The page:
As I guess you'd expect from a shared universe set-up, the plot of each book is self-contained, although character relationships do change and grow between books and we can assume that the set-up for a future Book 3 will continue that trend. As noted above, Celestaine is very much the driving force for Redemption's Blade: she's seeking Kinslayer's magic crown, which she has promised to Amkulyah, prince of the Aethani, in order to return the power of flight to his people. The crown itself is, of course, an effective tool to encourage the characters to travel and showcase some of Tchaikovsky's worldbuilding, as well as setting Celestaine and co. up for deeper questions on survival and reparations - with a world that's been ruined so badly, how can this one thing even begin to make a difference? Naturally, Tchaikovsky doesn't let his characters off easy with an artefact that can simply undo the past, and this nuanced payoff ultimately benefits the journey the characters go on to a far greater extent.

Salvation's Fire, in contrast, takes longer to set up, and when it hits it's more the story of Lysandra, Kinslayer's manufactured bride. After being discovered by Kula (who has some mysteries going on herself), Lysandra provides the impetus for a trip across the ocean to find the ethereal plane the gods have disappeared to. Unfortunately, despite my love for Lysandra herself, this doesn't work as well as Redemption's Blade for the simple reason that Lysandra isn't a character with relateable, well-explained motivations, to us or to the other characters, and it feels like our returning characters end up following her more from lack of better things to do. Luckily, there's enough going on here in terms of the new characters and continued strong worldbuilding to smooth this over, and it all comes together in similarly nuanced fashion. From an RPG player's sense, it also just felt that we were too early in the characters' journey with us for them to be travelling into a parallel dimension to resurrect the Gods, and I don't think this plot brings the weight of the world's history to bear in quite as successful a way as its predecessor.

Ultimately, this is the kind of heroic fantasy one reads for one purpose only: heroic characters doing awesome things. While Redemption's Blade and Salvation's Fire deliver a slightly inconsistent experience in that regard, the strengths of each volume still speak for themselves. Tchaikovsky and Robson both manage to walk a line between capitalising on satisfying heroic fantasy tropes and giving their characters moments of glory we can root for, while still making their post-conflict world dark and complicated and lacking in any easy ways forward. Its as deep as it needs to be, and the change in authors brings a fresh new take which outweighs the continuity niggles especially where some of the character growth is concerned. I'm hopeful that there are more adventures in store with Celestaine, Heno, Nedham and the crew, that I can come back to and scratch that heroic fantasy itch in a brilliantly inventive world.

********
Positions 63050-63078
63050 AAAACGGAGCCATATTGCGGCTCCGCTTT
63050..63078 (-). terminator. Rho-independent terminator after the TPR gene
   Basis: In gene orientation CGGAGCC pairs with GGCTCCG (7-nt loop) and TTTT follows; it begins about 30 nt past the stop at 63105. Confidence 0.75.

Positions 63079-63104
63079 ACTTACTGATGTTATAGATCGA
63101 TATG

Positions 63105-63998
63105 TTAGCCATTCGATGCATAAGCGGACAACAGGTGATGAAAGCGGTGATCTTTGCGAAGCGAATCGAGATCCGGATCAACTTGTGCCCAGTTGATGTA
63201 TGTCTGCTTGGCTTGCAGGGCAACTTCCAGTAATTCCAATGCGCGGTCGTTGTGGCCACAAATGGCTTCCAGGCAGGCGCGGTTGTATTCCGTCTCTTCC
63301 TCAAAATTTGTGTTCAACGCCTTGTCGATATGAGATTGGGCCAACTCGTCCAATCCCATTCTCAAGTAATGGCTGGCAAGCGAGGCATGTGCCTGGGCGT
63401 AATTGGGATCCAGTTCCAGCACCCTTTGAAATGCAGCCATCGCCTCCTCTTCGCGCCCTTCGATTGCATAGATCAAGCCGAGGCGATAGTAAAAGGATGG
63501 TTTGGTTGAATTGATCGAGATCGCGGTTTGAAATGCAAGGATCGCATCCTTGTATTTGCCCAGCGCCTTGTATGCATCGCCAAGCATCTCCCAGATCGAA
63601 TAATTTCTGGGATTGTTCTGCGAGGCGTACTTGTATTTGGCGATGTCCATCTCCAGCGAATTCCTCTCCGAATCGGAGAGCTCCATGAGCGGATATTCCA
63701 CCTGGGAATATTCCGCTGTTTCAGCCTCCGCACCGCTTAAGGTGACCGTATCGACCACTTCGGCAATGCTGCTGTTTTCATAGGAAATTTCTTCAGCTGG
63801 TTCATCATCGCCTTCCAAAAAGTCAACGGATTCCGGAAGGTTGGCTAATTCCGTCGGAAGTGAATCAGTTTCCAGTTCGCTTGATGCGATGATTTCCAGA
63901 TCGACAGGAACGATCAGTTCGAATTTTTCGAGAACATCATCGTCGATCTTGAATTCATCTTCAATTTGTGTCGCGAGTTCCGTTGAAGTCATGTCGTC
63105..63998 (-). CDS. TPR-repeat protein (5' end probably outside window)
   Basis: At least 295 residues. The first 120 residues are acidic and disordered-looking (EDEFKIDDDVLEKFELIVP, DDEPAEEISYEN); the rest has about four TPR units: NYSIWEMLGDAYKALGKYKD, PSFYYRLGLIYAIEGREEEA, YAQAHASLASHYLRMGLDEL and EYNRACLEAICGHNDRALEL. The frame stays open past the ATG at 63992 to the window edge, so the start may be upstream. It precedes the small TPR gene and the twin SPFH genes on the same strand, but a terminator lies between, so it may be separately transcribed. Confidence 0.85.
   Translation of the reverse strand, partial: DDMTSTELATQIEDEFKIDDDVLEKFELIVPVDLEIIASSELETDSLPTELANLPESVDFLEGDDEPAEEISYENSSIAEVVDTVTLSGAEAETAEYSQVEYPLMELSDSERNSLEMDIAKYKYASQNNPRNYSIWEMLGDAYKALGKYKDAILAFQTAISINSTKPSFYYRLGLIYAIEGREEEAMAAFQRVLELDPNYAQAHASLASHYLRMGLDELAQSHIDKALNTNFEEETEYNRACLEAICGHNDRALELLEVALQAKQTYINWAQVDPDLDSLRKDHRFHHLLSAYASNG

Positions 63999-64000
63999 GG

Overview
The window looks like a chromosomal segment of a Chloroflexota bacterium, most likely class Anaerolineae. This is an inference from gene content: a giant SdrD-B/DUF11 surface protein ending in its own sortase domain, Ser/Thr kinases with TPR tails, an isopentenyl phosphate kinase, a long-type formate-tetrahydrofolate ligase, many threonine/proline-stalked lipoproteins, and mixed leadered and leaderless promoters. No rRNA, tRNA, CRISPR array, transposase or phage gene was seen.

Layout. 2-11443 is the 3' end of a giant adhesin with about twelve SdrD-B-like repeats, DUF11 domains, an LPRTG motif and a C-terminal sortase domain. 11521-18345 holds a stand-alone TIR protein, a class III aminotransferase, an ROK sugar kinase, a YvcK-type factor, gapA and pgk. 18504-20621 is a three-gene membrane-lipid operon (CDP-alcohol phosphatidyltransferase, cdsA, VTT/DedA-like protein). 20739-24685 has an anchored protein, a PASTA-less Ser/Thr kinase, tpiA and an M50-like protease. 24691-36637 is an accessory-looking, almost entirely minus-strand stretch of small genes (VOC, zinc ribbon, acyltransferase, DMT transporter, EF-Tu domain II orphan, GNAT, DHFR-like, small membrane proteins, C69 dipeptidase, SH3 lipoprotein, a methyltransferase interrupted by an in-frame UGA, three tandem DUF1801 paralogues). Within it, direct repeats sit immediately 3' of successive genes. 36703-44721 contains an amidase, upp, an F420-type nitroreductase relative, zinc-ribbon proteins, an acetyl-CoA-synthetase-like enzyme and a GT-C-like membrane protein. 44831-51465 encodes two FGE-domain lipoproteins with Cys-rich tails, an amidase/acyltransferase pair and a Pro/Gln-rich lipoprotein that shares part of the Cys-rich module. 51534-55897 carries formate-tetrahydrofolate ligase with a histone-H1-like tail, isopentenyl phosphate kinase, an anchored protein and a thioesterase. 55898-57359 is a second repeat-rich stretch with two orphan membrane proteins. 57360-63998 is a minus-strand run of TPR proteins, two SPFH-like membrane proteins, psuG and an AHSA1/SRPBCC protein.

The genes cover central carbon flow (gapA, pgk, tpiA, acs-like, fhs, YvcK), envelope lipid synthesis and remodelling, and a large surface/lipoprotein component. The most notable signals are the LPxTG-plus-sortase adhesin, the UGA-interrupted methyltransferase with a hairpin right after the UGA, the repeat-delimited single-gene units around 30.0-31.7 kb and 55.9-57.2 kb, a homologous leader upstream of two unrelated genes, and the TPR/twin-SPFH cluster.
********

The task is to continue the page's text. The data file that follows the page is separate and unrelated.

The Math

Baseline Assessment: 6/10

Bonuses: +1 Worldbuilding that delivers on every level (even the one involving giant spiders and voidcrabs); +1 Bursting with excellent characters across both volumes.

Penalties: -1 Salvation's Fire's plot doesn't quite come together as well as its predecessor

Nerd Coefficient: 7/10

POSTED BY: Adri is a semi-aquatic migratory mammal most often found in the UK. She has many opinions about SFF books, and is also partial to gaming, baking, interacting with dogs, and Asian-style karaoke. Find her on Twitter at @adrijjy.

References: Tchaikovsky, Adrian. Redemption's Blade [Solaris, 2018]

                            Robson, Justina. Salvation's Fire [Solaris, 2018]

No comments:

Post a Comment